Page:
JSON and XML to C# classes in Visual Studio

Although this feature is available for years in Visual Studio, I only recently discovered this gem that allows rapid generation of C# classes from either JSON or XML.

Here is how it works:

  1. Copy the JSON or XML code to the clipboard.
  2. In Visual Studio, go to Edit > Past Special and chose either Paste JSON as classes or Paste XML as classes.

Unit testing non-public types and members for .NET projects

Unit testing is usually used for testing public types and members. However, there are cases when you might need to test types or members that are not public. These could be internal classes or private helper methods, for instance. Whether that is proper unit testing or beyond its scope is not a discussion that I want to get into here. However, in this post, I will show how you can unit test non-public types and members from .NET assemblies.

When faced with the need for testing non-public types and members you can use several approaches:

  • change the accessibility to public; you can do that perhaps only for debug builds and keep the intended accessibility in release builds by using conditional compilation.
  • provide public members of a class that invoke private ones;
  • use reflection.

The first solutions involve changing the API only for the sake of the testing. The last solution avoids that but requires more work. To help with that, the Visual Studio unit testing framework provides some helper types that enable you to focus on the actual testing and be less concerned about the reflection details.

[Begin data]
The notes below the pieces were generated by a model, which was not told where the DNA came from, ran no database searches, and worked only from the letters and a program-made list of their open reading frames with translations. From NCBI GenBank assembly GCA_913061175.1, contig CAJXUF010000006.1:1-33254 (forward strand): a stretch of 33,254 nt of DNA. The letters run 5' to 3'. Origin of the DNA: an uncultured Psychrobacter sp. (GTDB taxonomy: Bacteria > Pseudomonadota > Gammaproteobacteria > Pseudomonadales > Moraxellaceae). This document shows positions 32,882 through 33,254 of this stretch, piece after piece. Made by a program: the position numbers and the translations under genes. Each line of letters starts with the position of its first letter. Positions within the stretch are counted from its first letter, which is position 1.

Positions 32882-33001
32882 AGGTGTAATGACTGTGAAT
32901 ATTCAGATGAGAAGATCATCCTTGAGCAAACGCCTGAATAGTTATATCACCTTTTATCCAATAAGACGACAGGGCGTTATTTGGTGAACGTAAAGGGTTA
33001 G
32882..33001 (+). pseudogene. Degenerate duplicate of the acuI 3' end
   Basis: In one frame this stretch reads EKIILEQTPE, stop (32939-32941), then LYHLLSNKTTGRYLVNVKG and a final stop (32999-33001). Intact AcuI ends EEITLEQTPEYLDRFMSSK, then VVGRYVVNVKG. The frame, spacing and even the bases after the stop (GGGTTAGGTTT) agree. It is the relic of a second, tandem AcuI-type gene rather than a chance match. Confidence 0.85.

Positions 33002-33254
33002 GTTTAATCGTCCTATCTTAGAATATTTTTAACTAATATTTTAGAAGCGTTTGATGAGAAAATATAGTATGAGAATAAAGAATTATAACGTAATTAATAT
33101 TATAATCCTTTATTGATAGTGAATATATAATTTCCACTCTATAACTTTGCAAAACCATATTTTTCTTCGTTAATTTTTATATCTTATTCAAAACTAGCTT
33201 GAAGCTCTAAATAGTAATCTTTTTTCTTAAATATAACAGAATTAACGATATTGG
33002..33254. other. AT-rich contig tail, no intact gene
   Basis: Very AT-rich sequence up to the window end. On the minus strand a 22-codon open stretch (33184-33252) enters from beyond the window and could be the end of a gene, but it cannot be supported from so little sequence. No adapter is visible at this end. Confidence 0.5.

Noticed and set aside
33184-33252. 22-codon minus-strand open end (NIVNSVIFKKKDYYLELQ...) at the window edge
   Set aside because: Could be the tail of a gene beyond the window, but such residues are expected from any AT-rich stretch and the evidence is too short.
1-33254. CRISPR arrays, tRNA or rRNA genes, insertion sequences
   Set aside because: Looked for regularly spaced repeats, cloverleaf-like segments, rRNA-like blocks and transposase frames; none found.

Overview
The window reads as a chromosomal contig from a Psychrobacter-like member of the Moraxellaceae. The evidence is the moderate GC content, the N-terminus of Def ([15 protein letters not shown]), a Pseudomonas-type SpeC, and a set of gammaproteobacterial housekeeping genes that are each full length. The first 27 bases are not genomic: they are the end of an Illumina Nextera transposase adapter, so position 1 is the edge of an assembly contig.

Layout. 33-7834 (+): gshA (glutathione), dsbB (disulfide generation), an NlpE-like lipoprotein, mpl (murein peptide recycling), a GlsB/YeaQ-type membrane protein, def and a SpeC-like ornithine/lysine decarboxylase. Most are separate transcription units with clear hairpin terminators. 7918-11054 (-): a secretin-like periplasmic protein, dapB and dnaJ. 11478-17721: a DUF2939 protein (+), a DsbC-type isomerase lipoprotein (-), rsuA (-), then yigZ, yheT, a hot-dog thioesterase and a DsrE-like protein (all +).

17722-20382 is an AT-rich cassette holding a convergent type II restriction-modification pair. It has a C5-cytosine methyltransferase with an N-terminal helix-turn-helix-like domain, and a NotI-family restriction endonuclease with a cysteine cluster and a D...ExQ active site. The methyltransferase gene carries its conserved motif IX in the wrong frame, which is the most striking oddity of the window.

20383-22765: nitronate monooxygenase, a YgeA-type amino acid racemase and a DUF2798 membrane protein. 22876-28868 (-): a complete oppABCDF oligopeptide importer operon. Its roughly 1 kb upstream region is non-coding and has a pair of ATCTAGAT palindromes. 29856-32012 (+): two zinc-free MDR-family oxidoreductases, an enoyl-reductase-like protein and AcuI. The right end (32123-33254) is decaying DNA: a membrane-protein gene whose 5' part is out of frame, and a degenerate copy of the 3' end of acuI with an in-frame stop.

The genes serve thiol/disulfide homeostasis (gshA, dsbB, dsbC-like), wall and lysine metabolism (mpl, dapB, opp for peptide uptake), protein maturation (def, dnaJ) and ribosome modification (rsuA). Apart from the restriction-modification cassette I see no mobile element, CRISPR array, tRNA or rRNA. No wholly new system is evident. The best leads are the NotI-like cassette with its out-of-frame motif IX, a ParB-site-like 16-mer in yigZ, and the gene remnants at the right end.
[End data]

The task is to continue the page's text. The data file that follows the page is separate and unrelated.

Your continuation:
Changing the color schemes of your development tools

The tools I use the most as a developer include the command prompt, notepad, Visual Studio, and Total Commander. The trouble is, I don’t really like the default colors they come with. However, some of them can be customized with different color schemes. Some very popular color schemes are Solarized and OneHalf, both having a light and a dark version. In this article, I will show how to enable Solarized for them.

Memeful comments extension for Visual Studio

It’s said that a picture is worth a thousand words. An animated GIF is probably worth even more. I have always wanted to show my reaction to code with pictures. Being able to display images along source code could have a lot of benefits beyond that. By inserting images within code we could better explain…

VisualC++ Is Now Available on Compiler Explorer

Matt Godbolt has announced today that the Visual C++ compiler is finally available on Compiler Explorer (https://godbolt.org/). Compiler Explorer is a website where you can write C/C++/Rust/Go/D code, compile it with various compilers and settings and see the resulted assembly code. #CompilerExplorer now has VS 2017 compilers! Huge thanks to @Microsoft and @apardoe! — Matt…

TDD with Live Unit Testing in Visual Studio 2017

Visual Studio 2017 Enterprise provides a feature called Live Unit Testing that enables developers to see live how changing C# and VB.NET code affects its corresponding unit tests. Among its features, it includes showing coverage information in the editor as you type, integration with the Test Explorer, including/excluding targeted test methods or projects for large…

Changing Windows password complexity requirements

I recently encountered a problem creating new logins with SQL Server. Something that has worked for years suddenly stopped with the following error: Password validation failed. The password does not meet Windows policy requirements because it is too short. Since SQL Server was using Windows local security policy I went and checked that at Security…